And so Frank Lavender found him He turned round to find the cad self once more, as in the old times, in the beside him ; and presently the man, Euston Station, with the Scotch mail with an abounding good-nature, began ready to start, and all manner of to converse with him, and explained folks bustling about with that unneces that it was 'igh 'oliday with him, for that

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he had got a pass to travel first-class as of the man, he shoved a whole bundle far as Carlisle. He hoped they would of the morning papers into his hands. have a jolly time of it together. He “ What's your opinion of politics at explained the object of his journey in the present, sir ? ” observed his friend, in an frankest possible fashion ; made a kindly off-hand way. little joke upon the hardship of parting “I haven't any,” said Lavender, comwith one's sweetheart; said that a faint pelled to take back one of the newsheart never won fair lady, and that it papers, and open it. was no good crying over spilt milk. “I think myself, they're in a bad She would be all right, and precious state. That's my opinion. There ain't glad to see him when he came back in a man among 'em who knows how to three weeks' time, and he meant to keep down those people. That's my bring her a present that would be good opinion, sir. What do you think?" for sore eyes.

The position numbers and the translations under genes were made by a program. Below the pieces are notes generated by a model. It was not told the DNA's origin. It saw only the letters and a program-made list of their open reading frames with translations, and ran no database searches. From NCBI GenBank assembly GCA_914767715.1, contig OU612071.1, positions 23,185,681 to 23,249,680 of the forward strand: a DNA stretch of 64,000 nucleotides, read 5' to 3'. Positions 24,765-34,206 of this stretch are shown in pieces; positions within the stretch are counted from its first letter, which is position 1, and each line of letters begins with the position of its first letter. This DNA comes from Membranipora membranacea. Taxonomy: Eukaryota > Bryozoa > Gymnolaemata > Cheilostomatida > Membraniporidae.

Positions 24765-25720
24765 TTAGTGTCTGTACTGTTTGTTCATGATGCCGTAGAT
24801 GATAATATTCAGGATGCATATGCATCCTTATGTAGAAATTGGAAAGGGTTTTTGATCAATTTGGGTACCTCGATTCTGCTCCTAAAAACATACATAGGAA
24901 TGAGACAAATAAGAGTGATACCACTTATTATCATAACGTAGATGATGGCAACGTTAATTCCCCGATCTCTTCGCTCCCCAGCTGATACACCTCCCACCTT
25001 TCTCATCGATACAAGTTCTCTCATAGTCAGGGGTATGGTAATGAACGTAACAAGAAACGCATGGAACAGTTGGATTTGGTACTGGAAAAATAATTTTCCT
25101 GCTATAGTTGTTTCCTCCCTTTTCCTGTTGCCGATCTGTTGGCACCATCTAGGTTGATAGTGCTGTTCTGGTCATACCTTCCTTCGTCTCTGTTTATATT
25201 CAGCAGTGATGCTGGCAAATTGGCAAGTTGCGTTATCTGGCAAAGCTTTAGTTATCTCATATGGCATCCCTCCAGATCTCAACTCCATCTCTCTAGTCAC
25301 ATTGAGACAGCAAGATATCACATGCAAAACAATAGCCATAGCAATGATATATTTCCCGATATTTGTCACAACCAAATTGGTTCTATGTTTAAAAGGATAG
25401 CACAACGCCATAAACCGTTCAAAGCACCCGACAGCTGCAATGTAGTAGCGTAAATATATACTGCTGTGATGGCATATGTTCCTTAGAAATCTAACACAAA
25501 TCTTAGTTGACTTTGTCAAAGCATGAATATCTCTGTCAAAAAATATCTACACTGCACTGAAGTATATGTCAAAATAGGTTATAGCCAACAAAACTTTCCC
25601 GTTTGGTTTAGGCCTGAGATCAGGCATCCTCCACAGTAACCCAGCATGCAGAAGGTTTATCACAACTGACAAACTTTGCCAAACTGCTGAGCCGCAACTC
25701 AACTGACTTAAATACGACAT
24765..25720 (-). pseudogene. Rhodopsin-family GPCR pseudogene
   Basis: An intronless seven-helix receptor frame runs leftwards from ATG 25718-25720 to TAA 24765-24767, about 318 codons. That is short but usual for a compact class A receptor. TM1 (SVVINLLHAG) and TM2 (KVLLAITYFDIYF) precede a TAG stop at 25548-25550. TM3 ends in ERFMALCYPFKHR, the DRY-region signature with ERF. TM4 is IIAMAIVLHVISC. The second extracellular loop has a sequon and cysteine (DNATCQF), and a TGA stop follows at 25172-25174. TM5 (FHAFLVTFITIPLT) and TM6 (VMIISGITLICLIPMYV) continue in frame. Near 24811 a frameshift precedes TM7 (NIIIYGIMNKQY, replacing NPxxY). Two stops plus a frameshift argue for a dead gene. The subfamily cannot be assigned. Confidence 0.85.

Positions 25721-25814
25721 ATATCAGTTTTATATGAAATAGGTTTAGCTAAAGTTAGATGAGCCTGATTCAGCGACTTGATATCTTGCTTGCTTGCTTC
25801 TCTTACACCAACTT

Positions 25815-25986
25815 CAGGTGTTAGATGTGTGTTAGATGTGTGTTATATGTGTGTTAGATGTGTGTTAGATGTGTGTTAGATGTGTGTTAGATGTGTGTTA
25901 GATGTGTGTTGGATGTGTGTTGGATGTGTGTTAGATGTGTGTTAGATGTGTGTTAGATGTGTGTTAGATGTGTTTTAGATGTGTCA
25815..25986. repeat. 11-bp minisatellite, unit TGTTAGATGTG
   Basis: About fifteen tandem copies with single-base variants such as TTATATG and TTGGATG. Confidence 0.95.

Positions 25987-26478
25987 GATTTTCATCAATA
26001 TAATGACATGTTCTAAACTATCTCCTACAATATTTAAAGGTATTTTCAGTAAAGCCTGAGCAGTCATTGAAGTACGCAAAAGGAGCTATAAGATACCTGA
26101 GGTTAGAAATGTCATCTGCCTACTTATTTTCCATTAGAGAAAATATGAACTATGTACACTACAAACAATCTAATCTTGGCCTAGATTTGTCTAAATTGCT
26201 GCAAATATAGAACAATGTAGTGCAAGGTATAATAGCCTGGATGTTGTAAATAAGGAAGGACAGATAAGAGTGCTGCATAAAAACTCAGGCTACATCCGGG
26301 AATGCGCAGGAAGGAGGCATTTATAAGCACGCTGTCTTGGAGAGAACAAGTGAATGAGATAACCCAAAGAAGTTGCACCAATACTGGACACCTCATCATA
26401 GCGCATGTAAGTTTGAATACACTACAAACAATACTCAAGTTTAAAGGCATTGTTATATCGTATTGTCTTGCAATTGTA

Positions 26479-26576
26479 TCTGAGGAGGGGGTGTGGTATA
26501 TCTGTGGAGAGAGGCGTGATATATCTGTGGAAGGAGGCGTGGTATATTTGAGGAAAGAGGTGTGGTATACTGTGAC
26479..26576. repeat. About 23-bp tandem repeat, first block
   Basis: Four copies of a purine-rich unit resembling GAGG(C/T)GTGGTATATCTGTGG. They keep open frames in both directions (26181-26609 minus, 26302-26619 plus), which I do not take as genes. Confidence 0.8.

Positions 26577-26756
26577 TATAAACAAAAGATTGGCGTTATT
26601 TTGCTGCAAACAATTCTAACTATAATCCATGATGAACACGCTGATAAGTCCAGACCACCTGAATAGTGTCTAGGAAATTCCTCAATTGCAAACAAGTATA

“Oh, I think so, too," said Lavender. “Perhaps you're a married man, sir, “You'll find a good article in that paper and got past all them games?" said the on University Tests." gad, cheerily.